Promoted posts should not be a lottery

9th January 2004 at 00:00
It's traditional, at this time of the year, to be generous with praise as well as festive gifts but my Scrooge side is blowing these cliches right out of the water. The target? The new management structures in Scottish secondary schools.

The adverts for promoted posts in this newspaper tell the story. Every form of job title imaginable appears, from the straightforward principal teacher of whatever-the-subject to business managers, curriculum managers, not forgetting other mysterious combinations. There is no uniformity. A perfect scenario for running to your local Ladbrokes to get odds on what bizarre structure your nearest secondary school will dream up.

Far too much is left to chance. While I am not habitually a pessimistic soothsayer, I have serious reservations about the ad hoc way new management structures are proliferating in schools. Within my own local authority, it is possible that each of the secondary schools will end up with a different system of promotion.

This means that there can be no national frame of reference for promoted posts or comparable salary scale. A detrimental effect of this will be an inevitable reduction in the pool of suitable candidates willing to apply for promoted posts outside their own authority. People want some clarity of career structure, not the obfuscation which characterises the present system.

Another worrying problem - flagged up for me by colleagues farther down this road - is the fact that, at principal teacher level, many of us have already been promoted to the potential of our competencies. Surviving at the principal teacher point is one thing, but to be asked to do any more will, in many cases, illuminate the extent of the endemic lack of training.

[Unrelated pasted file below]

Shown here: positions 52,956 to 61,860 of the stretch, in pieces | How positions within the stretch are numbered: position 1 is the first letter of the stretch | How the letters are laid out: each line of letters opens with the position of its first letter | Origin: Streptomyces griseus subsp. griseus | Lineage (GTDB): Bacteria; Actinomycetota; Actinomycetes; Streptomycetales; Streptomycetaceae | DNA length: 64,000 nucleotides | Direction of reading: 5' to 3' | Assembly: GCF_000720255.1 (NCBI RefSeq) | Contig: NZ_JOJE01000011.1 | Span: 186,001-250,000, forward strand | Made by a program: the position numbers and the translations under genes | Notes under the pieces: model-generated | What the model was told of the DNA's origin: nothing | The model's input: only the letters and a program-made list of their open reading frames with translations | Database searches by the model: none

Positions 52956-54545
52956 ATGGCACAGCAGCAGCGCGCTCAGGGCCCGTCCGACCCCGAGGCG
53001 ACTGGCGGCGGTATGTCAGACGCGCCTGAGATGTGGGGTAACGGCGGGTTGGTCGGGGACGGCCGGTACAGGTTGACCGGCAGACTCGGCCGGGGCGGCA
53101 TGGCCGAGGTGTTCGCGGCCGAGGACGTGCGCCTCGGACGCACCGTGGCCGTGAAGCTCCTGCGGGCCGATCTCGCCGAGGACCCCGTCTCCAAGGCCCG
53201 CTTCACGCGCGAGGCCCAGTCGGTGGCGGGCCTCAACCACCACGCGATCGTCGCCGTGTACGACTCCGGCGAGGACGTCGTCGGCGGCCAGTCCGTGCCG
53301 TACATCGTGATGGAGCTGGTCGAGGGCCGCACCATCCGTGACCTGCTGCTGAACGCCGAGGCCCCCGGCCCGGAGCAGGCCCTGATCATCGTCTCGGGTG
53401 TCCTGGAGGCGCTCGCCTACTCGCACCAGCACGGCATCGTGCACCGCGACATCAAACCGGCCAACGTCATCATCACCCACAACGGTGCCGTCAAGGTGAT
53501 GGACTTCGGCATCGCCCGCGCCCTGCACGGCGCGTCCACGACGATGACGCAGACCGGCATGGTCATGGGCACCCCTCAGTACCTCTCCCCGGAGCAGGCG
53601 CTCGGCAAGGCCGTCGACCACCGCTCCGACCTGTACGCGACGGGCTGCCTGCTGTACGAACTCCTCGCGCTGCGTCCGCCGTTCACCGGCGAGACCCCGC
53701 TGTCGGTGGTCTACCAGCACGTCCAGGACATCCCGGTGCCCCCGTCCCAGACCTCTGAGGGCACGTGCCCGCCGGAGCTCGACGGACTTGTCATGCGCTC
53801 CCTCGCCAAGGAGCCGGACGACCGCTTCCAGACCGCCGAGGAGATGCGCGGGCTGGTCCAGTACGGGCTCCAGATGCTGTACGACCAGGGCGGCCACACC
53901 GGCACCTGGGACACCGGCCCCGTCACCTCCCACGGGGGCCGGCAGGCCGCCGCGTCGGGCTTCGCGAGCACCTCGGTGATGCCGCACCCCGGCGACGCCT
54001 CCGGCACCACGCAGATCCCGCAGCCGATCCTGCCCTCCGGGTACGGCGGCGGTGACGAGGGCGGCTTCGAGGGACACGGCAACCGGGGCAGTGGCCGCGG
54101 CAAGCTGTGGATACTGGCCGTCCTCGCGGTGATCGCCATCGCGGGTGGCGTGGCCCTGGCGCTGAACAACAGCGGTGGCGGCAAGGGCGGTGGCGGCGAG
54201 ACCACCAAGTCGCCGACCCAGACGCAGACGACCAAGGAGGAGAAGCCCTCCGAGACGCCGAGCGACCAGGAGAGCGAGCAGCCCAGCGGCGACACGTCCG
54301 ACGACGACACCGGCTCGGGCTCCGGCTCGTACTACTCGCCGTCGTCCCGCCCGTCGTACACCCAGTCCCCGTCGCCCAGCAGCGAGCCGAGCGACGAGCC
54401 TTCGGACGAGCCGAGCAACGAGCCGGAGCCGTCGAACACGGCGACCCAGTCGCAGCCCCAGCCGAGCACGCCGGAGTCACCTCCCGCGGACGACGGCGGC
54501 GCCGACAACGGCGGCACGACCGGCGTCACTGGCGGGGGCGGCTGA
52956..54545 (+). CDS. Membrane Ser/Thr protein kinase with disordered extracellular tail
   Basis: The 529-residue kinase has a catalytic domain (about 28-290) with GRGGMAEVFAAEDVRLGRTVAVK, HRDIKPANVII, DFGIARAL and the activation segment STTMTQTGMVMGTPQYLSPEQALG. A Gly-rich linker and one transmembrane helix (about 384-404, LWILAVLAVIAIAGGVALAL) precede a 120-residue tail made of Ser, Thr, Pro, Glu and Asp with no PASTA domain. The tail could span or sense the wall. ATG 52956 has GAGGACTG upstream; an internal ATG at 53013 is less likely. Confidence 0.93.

That is the problem. Promoted staff receive little training in management skills. When I was appointed to my job several years ago, I signed up to a course for new principal teachers but I am still waiting.

Consider this. With the new management structures, people are suddenly expected to be wizards at, to name but two examples, finance and personnel management.

In many schools the financial structures are archaic beyond belief. In some schools, a principal teacher wanting to be reimbursed for a textbook bought for the department with personal money must complete a travel expenses form and claim the book in the subsistence section. Ridiculous! So, not only is training pretty well non-existent, local authorities and schools have a long way to go to develop even half- decent systems of finance.

As for personnel management, with its various components of what is legal, pastoral and just plain old common sense, I am not aware of any meaningful training offered to any principal teacher at the moment, never mind anything dynamic enough to allow them to slot into roles with even more responsibility for staff. This is disturbing indeed.

Nothing is more important in schools and, if I may say so, education departments, than how people are treated on a personal level. Yet other organisations spend time and money training their people in relationship techniques and tactics aimed at how to get the best out of people. Not in schools. We just hobble along miserably, sometimes getting it right but more thanks to luck than proper training. Anecdotal evidence suggests that people skills are simply not valued enough. A friend, for instance, whose father died several weeks ago is still waiting for her headteacher to offer his condolences.

With the new emerging structures, many current principal teachers are being promoted because they just happen to be in the right place at the right time. This is deplorable. Account must be taken of their suitability and, crucially, their capacity to support, enthuse, inspire and motivate. If you don't have these skills you shouldn't be seeking promotion. Come to think of it, you shouldn't be in teaching.

Marj Adams is principal teacher of religious studies, philosophy and psychology at Forres Academy.

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